Numbers 14

So at the very least, we must have great care and discernment as we test all things – even signs and wonders. But as mentioned, a story found in Numbers 14 is worth looking at here in more detail. In the first twelve verses we read about how the people grumbled once again and rebelled against Moses and Aaron – and God. God then said he will wipe out these complaining ingrates. But in the next seven verses we read about how Moses intercedes for the people

But what we find in verses 20-25 is what I want to highlight:

Then the Lord said, “I have pardoned, according to your word. But truly, as I live, and as all the earth shall be filled with the glory of the Lord, none of the men who have seen my glory and my signs that I did in Egypt and in the wilderness, and yet have put me to the test these ten times and have not obeyed my voice, shall see the land that I swore to give to their fathers. And none of those who despised me shall see it. But my servant Caleb, because he has a different spirit and has followed me fully, I will bring into the land into which he went, and his descendants shall possess it. Now, since the Amalekites and the Canaanites dwell in the valleys, turn tomorrow and set out for the wilderness by the way to the Red Sea.”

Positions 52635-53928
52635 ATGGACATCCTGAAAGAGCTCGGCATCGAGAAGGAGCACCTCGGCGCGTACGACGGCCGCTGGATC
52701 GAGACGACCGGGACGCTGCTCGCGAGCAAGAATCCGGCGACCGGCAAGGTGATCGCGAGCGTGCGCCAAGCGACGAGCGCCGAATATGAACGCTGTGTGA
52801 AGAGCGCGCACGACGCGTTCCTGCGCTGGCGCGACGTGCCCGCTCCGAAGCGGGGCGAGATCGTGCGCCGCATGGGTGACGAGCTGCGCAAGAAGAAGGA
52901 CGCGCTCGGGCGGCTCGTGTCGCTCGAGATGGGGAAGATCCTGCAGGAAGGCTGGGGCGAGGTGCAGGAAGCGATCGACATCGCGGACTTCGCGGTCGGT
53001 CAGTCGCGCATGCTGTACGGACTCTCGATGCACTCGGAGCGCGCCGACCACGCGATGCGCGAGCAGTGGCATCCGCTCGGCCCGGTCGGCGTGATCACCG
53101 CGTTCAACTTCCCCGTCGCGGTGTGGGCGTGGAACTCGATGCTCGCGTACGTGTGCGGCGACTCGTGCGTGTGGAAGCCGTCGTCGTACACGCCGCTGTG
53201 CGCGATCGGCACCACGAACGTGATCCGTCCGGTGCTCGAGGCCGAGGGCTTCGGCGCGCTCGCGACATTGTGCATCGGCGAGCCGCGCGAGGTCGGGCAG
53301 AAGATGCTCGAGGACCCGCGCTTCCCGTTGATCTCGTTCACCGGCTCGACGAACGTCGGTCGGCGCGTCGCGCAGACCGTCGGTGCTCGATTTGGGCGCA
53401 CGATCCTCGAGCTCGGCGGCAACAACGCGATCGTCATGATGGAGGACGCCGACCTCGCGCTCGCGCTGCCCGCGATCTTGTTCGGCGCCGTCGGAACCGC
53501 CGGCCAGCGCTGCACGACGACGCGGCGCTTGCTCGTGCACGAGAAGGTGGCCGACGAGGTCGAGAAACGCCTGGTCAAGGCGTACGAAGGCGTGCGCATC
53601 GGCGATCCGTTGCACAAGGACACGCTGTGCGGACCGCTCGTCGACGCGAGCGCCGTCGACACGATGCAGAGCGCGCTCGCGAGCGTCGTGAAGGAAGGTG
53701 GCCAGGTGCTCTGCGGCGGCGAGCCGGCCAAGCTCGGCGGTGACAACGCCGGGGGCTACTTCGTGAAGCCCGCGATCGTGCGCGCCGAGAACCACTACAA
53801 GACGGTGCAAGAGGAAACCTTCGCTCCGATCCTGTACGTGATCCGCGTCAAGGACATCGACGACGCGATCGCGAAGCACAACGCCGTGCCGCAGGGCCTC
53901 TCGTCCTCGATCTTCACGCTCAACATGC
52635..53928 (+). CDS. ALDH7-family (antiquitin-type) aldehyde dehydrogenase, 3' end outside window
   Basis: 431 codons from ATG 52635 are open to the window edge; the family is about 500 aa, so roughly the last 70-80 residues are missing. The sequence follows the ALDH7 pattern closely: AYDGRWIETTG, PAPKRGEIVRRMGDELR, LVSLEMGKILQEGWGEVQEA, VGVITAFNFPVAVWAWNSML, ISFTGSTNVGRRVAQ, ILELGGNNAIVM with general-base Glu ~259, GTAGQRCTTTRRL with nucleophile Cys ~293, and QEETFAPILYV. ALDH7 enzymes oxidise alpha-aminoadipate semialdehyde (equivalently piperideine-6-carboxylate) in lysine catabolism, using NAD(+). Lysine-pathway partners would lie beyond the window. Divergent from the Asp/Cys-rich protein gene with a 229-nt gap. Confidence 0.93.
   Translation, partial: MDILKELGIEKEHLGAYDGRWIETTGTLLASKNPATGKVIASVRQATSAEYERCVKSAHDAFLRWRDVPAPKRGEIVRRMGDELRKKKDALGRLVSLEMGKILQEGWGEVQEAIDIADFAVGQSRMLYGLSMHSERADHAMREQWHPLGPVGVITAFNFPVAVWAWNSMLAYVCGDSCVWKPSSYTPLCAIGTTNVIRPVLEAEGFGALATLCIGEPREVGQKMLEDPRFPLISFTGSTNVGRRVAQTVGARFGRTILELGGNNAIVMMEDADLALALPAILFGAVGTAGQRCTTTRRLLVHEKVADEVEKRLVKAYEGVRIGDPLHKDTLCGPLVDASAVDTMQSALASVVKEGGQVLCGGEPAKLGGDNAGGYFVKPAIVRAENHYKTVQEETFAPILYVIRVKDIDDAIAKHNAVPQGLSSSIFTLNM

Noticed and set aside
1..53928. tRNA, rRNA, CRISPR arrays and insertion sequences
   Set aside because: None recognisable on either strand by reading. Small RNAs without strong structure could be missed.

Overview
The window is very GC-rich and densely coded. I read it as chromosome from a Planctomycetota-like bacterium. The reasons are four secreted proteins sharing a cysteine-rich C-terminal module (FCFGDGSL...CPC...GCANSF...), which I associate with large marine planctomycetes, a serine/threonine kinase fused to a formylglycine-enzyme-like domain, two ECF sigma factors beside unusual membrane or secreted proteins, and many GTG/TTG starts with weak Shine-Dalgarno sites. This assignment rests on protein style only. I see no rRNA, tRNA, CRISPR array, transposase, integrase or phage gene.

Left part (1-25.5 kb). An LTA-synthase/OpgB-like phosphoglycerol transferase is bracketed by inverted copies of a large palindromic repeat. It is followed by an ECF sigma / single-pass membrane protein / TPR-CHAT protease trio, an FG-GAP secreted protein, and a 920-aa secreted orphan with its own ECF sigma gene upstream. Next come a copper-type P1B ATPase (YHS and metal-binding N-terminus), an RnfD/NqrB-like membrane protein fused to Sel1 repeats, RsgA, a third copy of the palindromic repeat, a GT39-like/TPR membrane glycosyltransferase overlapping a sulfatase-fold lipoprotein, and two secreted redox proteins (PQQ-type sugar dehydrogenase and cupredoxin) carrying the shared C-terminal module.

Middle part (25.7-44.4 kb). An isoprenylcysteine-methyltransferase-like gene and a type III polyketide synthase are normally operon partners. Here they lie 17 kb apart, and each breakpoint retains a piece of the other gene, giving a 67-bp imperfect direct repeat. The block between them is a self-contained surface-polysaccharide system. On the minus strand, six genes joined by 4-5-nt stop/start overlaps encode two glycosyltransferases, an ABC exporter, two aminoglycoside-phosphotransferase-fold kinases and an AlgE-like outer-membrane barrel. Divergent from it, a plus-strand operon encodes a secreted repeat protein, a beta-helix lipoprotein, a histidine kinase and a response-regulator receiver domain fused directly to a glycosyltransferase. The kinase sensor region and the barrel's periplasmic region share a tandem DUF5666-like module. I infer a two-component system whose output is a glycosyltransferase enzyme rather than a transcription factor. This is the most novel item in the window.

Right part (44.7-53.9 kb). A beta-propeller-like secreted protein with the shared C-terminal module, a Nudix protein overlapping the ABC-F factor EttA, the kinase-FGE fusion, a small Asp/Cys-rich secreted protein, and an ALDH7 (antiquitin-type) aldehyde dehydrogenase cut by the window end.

One would think that with all the miraculous events that the Israelites had witnessed and experienced – including the 10 plagues, the Red Sea crossing, and God’s amazing provision during the wilderness wanderings – these people would be mighty champions of faith and belief. But they were not.

Indeed, so much so, that of the 3 million folks who left Egypt, only Joshua and Caleb were allowed to get into the Promised Land – even Moses did not get in. So if it is thought that just showing folks a lot of neat signs and wonders will guarantee their faith and obedience, that idea is clearly incorrect.